There is a distinct possibility that the alternator has a faulty rectifier which is allowing too much AC ripple in the output. Alternators generate AC current (that is why they are called alternators); this is changed into DC by means of some heavy duty diodes utilized as a rectifier bridge assembly. If the rectifier has a faulty diode, it will allow some AC current to leak through into the output.
Most vehicle electronics are highly sensitive to AC current, and will often act strangely or not operate at all if the power supplied to them is not pure clean DC.
The quickest, easiest way to check for this is to use a lab scope to check the alternator output for excessive AC ripple. Many carbon pile charging system analyzers also have built in a ripple test, although this is not as accurate as scoping the output. Just because an alternator is new does not mean it cannot be defective, particularly if it is a cheap discount store alternator.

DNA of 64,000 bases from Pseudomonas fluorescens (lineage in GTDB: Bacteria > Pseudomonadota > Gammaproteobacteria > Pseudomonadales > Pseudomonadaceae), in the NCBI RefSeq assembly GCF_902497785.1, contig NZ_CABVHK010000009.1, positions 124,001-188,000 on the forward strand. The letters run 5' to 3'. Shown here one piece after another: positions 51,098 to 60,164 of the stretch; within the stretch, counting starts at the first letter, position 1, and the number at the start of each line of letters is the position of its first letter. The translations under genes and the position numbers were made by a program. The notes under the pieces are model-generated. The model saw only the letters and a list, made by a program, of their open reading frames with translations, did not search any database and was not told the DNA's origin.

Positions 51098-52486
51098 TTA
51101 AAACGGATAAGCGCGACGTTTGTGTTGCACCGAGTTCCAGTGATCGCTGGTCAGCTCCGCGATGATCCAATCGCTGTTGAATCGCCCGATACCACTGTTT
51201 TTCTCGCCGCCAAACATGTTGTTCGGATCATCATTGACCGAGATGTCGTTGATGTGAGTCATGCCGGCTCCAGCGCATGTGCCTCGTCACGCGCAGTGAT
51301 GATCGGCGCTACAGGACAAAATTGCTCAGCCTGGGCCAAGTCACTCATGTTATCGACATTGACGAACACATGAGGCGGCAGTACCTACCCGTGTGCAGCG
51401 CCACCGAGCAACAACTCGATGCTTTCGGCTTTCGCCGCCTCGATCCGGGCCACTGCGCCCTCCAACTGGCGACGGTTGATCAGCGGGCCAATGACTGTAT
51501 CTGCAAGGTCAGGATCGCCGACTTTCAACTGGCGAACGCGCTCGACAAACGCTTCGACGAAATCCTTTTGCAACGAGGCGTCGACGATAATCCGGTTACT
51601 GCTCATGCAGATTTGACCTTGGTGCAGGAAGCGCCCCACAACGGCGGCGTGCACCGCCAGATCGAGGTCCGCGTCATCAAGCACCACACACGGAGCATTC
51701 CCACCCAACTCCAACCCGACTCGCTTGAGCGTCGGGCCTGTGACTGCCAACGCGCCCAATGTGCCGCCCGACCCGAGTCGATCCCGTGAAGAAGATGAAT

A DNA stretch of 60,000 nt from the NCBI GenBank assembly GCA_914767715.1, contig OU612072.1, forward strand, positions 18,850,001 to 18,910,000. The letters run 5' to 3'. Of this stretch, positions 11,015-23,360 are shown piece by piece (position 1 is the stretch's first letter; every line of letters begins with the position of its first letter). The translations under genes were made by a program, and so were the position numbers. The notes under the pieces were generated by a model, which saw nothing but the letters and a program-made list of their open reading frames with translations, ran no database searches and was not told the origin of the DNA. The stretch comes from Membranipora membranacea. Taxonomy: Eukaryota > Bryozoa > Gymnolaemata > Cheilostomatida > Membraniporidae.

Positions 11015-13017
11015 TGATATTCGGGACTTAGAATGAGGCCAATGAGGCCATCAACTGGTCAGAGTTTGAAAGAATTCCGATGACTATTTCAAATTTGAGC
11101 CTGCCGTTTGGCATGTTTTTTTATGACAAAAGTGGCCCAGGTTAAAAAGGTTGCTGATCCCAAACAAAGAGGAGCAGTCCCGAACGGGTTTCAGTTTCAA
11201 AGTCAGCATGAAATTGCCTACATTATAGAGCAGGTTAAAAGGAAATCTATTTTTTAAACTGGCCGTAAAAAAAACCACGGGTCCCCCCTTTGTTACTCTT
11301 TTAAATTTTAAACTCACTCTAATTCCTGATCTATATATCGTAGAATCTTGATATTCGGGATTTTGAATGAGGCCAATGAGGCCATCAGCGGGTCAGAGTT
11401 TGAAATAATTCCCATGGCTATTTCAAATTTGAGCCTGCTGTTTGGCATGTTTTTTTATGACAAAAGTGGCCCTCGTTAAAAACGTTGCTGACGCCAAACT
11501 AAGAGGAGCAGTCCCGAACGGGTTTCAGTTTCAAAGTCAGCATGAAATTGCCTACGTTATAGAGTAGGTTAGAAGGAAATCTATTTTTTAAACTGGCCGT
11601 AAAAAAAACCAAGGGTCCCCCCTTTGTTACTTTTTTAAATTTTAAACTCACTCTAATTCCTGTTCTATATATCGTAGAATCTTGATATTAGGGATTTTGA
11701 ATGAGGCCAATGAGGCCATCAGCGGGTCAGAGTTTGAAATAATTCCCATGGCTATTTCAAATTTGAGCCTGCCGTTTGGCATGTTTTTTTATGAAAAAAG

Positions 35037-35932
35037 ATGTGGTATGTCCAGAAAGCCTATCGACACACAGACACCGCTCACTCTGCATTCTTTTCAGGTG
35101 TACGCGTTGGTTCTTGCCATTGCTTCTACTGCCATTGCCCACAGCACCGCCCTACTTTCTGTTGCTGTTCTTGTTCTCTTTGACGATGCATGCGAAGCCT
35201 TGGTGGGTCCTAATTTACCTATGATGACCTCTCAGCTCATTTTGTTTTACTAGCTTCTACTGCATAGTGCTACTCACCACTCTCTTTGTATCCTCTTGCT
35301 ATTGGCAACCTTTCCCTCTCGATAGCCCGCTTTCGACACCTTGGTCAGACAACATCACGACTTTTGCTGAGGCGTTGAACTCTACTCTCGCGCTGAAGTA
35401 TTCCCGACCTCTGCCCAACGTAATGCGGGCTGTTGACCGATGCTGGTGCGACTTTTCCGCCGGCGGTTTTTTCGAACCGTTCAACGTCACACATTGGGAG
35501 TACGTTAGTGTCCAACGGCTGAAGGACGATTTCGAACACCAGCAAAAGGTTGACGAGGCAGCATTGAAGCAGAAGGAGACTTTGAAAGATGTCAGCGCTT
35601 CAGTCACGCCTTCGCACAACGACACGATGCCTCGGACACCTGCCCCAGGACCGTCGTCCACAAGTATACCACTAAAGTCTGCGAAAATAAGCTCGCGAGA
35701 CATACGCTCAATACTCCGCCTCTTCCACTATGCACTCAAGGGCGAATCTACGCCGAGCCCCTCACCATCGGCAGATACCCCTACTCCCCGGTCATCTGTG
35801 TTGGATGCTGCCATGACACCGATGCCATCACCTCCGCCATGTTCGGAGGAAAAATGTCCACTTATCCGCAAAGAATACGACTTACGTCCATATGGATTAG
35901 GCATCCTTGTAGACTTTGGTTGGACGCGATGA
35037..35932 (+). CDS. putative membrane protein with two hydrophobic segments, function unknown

I would recommend taking the car in to a technician equipped to scope the alternator and check the waveform for AC; this is a very easy, quick test that usually does not cost very much.
By teh way, connecting/ disconnecting the alternator output while the engine is running or teh key is turned to the ON position is not a recommended practice; this can easily generate voltage spikes capable of damaging electronic components in the vehicle. Also, operating an alternator with no load connected to the output will quickly cause it to overheat and cause internal damage.
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